Linux systems with auditbeat and elk

Monitoring what’s going on inside a system is key to protecting it. A number of tools or daemons, such as systemdicrond and auditd, were built to help Linux users keep track of changed files, as well as monitor and access the processes being run in the system.  

Since auditd executes the auditing on the kernel level and below userspace, you can hook into any system operation you want to, making system penetration much harder. So for security use cases, and due to its ease of use and comprehensiveness, this tool has gained popularity.  

For ELK users, an auditd module was added to Metricbeat as an alternative to using the distro-supplied auditd, but this solution was somewhat limited. In Elastic Stack 6.0 (beta), a new auditd-based log shipper called Auditbeat is now available for ELK users.  

The combination of kernel-level auditing together with the power of Kibana and Elasticsearch has huge promise, so let’s take a closer look, shall we? 

Setting Up Elasticsearch and Kibana 6.0 (Beta) 

If you’ve already got Elasticsearch and Kibana 6 set up, skip to the next section. Just in case you haven’t, the following instructions will take you through the process of installing and configuring these components of the Elastic Stack on Ubuntu 16.04.  

Note, you will need Java 8 installed to complete these steps. 

Installing and Configuring Elasticsearch 

First, download and install the Elasticsearch signing key: 

On Debian, it’s recommended you also install the apt-transport-https package:

Then, save the repository definition:

To install Elasticsearch, enter:

A few changes to the Elasticsearch configuration file for the purpose of this tutorial (not recommended for any other purpose other than dev):

Start Elasticsearch with:

To make sure all is running as expected, enter:

Installing and Configuring Kibana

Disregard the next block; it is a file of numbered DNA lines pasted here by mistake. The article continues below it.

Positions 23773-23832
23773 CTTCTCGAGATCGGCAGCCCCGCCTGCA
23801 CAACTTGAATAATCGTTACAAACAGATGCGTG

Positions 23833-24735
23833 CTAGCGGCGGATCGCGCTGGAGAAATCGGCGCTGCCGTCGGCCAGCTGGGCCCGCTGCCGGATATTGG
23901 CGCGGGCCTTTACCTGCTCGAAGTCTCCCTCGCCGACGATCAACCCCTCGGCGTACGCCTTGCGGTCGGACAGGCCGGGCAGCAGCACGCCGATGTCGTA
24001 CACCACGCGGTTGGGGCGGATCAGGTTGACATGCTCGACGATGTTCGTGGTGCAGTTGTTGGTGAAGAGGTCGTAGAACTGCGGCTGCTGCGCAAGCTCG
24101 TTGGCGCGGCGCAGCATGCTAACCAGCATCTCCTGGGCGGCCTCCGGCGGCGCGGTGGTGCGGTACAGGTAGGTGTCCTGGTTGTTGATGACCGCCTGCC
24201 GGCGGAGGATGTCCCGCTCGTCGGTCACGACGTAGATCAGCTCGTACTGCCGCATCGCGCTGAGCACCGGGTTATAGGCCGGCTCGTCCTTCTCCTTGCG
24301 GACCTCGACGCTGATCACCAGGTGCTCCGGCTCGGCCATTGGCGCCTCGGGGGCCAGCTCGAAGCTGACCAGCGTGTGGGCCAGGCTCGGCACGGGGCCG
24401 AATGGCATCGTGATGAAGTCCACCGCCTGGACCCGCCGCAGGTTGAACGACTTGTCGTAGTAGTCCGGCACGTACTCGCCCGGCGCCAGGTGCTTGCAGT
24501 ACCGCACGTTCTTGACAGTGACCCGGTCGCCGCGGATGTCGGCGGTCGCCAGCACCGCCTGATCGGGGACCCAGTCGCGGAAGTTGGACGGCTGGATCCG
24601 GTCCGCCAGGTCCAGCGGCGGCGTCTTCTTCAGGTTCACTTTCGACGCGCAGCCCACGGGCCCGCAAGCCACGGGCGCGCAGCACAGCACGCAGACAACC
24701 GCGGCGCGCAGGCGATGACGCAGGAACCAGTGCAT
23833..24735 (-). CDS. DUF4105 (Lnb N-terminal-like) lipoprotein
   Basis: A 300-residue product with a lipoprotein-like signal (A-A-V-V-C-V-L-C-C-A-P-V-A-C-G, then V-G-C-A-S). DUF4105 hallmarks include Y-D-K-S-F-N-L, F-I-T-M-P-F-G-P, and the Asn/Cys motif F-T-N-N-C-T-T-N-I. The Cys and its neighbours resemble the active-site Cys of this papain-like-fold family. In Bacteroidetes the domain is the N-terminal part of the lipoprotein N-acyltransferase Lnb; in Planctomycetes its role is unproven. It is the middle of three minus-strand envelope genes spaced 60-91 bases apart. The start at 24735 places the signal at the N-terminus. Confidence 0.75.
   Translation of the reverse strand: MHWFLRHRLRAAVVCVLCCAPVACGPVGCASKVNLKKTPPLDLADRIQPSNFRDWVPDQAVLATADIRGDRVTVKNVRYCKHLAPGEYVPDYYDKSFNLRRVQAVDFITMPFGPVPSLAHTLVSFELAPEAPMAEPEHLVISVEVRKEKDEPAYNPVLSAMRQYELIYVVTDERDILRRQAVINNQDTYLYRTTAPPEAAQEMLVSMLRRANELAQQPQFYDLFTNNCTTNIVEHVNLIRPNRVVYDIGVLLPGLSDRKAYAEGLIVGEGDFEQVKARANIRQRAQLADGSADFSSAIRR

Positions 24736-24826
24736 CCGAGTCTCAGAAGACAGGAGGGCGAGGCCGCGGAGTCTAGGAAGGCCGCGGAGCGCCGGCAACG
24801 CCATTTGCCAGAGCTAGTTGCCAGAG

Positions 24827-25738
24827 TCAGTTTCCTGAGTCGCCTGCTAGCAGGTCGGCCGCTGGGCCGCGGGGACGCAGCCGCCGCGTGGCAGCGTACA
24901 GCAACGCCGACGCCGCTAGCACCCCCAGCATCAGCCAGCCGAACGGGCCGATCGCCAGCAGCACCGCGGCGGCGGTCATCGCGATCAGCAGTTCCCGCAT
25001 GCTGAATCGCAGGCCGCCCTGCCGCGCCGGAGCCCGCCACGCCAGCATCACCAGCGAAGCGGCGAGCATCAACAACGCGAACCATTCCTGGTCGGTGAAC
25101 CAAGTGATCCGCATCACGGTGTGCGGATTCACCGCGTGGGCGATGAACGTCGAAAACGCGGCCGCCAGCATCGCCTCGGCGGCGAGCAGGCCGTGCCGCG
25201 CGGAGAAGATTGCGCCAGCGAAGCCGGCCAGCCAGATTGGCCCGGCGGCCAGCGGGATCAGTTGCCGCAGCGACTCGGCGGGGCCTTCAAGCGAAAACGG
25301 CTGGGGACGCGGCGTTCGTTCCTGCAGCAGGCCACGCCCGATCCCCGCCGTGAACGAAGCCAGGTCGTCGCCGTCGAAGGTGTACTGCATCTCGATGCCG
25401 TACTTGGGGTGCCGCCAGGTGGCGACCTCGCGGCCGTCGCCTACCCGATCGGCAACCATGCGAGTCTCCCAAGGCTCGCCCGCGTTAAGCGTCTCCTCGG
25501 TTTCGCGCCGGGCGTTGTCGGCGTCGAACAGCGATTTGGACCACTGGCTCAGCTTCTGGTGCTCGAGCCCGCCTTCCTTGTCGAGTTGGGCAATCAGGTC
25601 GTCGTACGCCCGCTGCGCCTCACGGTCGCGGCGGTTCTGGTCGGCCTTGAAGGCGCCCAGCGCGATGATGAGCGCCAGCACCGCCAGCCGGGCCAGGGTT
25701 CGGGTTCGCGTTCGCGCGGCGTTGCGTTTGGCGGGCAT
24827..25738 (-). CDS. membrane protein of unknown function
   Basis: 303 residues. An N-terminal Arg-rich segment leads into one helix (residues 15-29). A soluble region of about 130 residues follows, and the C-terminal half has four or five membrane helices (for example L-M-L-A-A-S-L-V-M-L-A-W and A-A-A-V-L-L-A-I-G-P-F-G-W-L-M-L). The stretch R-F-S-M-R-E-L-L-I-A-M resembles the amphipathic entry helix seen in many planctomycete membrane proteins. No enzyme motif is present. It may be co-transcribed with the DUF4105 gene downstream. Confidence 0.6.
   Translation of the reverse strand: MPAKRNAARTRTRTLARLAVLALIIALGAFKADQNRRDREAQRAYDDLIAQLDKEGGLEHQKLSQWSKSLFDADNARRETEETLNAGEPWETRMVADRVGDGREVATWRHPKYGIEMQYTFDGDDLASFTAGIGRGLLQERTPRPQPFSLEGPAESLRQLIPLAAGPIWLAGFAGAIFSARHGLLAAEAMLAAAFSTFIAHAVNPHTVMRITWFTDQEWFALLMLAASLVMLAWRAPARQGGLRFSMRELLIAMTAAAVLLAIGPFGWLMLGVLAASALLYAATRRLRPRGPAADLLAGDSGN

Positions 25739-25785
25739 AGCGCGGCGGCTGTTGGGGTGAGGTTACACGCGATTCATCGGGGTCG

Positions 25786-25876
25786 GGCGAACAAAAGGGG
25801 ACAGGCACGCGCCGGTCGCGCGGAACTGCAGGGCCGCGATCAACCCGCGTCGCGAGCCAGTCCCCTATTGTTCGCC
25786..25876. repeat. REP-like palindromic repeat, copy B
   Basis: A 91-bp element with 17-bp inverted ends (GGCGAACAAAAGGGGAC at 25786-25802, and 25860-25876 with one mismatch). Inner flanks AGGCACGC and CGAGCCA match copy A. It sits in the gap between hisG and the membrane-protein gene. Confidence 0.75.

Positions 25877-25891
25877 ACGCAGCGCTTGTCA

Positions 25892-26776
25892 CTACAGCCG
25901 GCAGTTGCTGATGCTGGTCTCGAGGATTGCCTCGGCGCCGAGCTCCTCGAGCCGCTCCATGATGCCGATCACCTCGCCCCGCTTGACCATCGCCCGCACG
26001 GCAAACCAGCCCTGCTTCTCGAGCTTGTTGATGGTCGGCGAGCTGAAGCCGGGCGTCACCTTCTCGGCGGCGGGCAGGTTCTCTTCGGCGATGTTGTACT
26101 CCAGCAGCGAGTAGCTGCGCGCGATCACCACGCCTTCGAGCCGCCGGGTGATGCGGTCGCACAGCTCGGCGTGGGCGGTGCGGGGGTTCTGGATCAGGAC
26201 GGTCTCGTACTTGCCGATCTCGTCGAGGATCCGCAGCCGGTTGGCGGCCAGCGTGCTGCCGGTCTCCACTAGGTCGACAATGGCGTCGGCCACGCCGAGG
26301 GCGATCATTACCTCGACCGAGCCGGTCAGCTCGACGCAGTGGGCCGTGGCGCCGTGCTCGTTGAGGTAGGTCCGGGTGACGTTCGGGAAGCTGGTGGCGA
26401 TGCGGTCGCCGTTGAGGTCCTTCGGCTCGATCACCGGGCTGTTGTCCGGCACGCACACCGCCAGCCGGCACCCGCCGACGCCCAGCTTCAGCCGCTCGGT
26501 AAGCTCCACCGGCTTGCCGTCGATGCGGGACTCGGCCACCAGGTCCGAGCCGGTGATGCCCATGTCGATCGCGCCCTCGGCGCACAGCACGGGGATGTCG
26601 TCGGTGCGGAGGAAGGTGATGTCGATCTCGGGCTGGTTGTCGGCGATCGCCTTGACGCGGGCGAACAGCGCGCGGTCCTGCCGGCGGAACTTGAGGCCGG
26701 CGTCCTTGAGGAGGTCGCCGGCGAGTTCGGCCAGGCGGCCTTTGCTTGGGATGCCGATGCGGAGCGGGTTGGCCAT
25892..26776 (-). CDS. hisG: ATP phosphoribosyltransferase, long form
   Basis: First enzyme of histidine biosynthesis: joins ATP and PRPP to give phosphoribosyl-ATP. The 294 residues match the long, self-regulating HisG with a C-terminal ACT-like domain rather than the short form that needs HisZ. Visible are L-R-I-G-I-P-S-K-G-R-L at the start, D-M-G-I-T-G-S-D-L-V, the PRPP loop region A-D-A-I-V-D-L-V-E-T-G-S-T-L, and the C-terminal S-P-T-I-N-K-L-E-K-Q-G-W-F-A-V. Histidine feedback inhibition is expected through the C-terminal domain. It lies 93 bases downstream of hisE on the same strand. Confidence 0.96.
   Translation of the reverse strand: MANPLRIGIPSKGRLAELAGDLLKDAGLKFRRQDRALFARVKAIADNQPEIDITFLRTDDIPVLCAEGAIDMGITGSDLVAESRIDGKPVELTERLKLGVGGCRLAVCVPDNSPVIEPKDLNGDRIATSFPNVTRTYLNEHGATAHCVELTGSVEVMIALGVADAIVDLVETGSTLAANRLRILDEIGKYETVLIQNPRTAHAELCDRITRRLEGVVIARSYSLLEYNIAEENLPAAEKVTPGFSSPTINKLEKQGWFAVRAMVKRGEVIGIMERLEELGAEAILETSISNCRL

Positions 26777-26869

To install Kibana, enter the following command:

Again, some configuration changes to the Kibana config file:

To start Kibana, use:

Opening our browser at http:{serverIP}:5601, we will see Kibana displayed.

Kibana displayed

Kibana is telling us we need to define an index pattern. To do this, we will install Auditbeat and index some data. 

Installing and Configuring Auditbeat 

To install Auditbeat, use this command: 

Auditbeat is configured in the ‘/etc/auditbeat/auditbeat.yml’ file:

First, in the Modules configurations section, you need to define which Auditbeat module and metricsets to use to collect the audit information. For now, Auditbeat supports the Audit module with the File and Kernel metricsets, and these are enabled by default.

Two example kernel rules are commented out, so either uncomment them or define your own audit rules. If you want to audit additional file paths, add them under ‘file.paths’.

Second, you need to decide where to output the data to. The default configuration ships the data to a local Elasticsearch, which will do me just fine for now, but you can also send the data to a Logstash instance if you like.

Once done, start Auditbeat:

Querying Elasticsearch, you should see a new Auditbeat index created:

In Kibana, we can now enter ‘auditbeat-*’ as the index pattern and open the discover tab to start analyzing the audit data.

auditbeat index pattern

Shipping to Logz.io 

With a few tweaks to the configuration file, you can easily configure Auditbeat to ship data to Logz.io.  

First, download an SSL certificate required for shipping to Logz.io, and move it to the correct directory: 

Then, open the Auditbeat configuration file and apply the following changes.